Touts 4 Programmatic Trends to Watch in 2018, a company bringing the power of programmatic advertising to localized advertisers, is sharing this week its insider perspective of programmatic trends to expect in 2018.

The four predictions are based on the company’s experience executing over 80,000 localized programmatic campaigns each month for cable, TV, newspaper, and radio companies that serve local advertisers, and also for national multilocation brands looking to localize their campaigns.’s 2018 Programmatic Advertising Predictions include:

1. Programmatic Over-the-Top (OTT) and Connected TV (CTV) Advertising Comes of Age

Consumer viewing habits continue to evolve toward apps and internet-connected televisions. Currently there are already more than 56 million U.S. consumers who have cut the cord on traditional cable subscriptions (eMarketer), and by 2021 online and multichannel advertising are expected to account for nearly a third of all TV spending (PwC).

The changing landscape of how consumers view television content is influencing how television ad inventory is traded. In 2018 significantly more OTT and CTV inventory will be bought and monetized programmatically. Mobile will continue to be the go-to place for advertising and consumer engagement, but growth in OTT and CTV inventory means localized advertisers will have new opportunities with highly targeted video advertising in 2018.

2. Continued Flight to Quality Will Raise CPMs

Advertisers of all sizes want improved return on their advertising spend. In order to achieve higher ROI, smart advertisers will continue to seek out quality inventory that provides higher viewability and less fraudulent traffic. At the same time, the adoption of Ads.txt will reduce the supply of fraudulent and arbitraged inventory available to buyers.

The increased demand for high-quality inventory, coupled with the reduced supply of spoofed and fraudulent inventory, will cause prices to rise for legitimate, human-viewed inventory. The higher CPMs will in turn encourage more publishers to sell their inventory programmatically, providing more liquidity in the programmatic ecosystem.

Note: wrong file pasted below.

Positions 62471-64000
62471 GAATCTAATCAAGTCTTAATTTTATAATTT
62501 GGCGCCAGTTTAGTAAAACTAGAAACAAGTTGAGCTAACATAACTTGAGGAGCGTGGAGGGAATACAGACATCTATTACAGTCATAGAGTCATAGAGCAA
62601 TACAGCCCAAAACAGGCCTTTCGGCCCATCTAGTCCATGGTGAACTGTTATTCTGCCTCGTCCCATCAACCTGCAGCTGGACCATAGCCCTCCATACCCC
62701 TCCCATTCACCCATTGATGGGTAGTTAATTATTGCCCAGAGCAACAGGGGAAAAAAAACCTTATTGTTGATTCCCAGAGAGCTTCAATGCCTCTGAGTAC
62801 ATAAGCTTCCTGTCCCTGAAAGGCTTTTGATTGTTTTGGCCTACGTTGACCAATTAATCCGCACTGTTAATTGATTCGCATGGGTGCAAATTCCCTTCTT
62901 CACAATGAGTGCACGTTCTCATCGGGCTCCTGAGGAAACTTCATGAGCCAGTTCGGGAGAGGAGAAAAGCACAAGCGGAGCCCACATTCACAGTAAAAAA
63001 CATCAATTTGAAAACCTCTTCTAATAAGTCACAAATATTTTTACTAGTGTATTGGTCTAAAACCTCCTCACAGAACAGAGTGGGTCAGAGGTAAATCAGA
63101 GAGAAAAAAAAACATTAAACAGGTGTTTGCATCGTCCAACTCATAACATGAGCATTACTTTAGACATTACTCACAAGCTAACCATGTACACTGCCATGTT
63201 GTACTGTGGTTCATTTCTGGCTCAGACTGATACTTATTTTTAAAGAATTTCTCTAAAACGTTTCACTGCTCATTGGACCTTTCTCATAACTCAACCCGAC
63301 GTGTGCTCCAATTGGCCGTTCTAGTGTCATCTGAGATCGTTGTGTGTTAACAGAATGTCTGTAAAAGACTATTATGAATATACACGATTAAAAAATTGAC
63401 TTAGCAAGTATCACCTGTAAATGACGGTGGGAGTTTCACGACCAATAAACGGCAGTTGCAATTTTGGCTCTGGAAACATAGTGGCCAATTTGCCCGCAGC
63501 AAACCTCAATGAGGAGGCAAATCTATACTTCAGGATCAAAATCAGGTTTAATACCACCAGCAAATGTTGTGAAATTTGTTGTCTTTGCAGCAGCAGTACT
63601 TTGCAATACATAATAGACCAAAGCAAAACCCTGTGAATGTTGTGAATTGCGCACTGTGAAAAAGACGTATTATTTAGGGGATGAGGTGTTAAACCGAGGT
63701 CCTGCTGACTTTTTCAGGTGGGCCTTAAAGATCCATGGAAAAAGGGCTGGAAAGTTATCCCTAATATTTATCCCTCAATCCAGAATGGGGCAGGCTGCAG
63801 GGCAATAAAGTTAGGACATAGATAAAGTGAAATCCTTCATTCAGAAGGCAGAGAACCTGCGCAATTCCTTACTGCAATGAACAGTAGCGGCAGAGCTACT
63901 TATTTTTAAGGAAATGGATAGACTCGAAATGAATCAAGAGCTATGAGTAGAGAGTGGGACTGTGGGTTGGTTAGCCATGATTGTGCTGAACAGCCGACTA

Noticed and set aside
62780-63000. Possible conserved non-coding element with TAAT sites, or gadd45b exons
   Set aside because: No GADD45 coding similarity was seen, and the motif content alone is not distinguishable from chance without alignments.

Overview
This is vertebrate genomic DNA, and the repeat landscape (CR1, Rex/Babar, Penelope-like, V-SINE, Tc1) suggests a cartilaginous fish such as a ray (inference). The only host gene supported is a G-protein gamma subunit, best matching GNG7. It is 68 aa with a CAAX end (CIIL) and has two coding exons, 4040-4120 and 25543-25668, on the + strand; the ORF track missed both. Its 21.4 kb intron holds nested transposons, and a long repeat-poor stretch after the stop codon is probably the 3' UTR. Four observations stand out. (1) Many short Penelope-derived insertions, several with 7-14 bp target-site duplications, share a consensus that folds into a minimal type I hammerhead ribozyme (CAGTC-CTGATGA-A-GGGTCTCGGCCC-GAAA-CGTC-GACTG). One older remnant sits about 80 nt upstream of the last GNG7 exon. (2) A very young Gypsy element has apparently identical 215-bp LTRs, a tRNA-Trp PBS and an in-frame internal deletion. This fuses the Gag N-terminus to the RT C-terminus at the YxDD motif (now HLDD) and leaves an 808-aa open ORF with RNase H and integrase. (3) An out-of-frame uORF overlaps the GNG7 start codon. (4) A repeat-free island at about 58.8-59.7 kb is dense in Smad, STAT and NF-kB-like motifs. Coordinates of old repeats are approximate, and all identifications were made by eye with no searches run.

3. Advanced Attribution Measures Will Cause a Decline of Dependence on CTR … Finally

Digital advertisers, especially smaller local advertisers, have long depended on the most basic, and often misleading, metric: the click-through-rate. In 2018, advertisers will finally start moving en masse to action-based metrics that provide a better measurement of the effectiveness of their campaigns.

This is because tag management solutions are making it easier for advertisers to place conversion pixels on their sites, and also because location-based attribution models that measure store traffic, like “foot traffic lift,” will be more commonly adopted. The ongoing growth of mobile advertising also supports the use of foot traffic-based attribution.

4. Omni-Channel Platforms Will Continue to Gain Momentum Over Point Solutions

While marketers know that people engage across devices and channels, many marketers still silo their ad programs (video, mobile, in-store, etc.), which limits data sharing both for targeting and attribution. Siloed campaigns can also result in a less-than-perfect customer experience.

In 2018 more advertisers will recognize the need to streamline workflows, leverage data and learnings across different media types, and attain omni-channel attribution. This approach will help localized advertisers identify the most relevant audience and reach them with a pertinent message at the optimal time on the devices they are using at that moment.

“One of the most exciting things about the programmatic advertising space is that it never stands still,” says Frost Prioleau, Chief Executive Officer. “It’s constantly evolving, which means is continually innovating. 2018 is going to be an exciting year that will be impacted by video viewing trends, the need for better measurement, and the ongoing momentum of mobile. already provides unique offerings for our clients to support many of these trends, and we’re eager to continue to lead the market and move them from ‘predictions’ to ‘industry norms.’”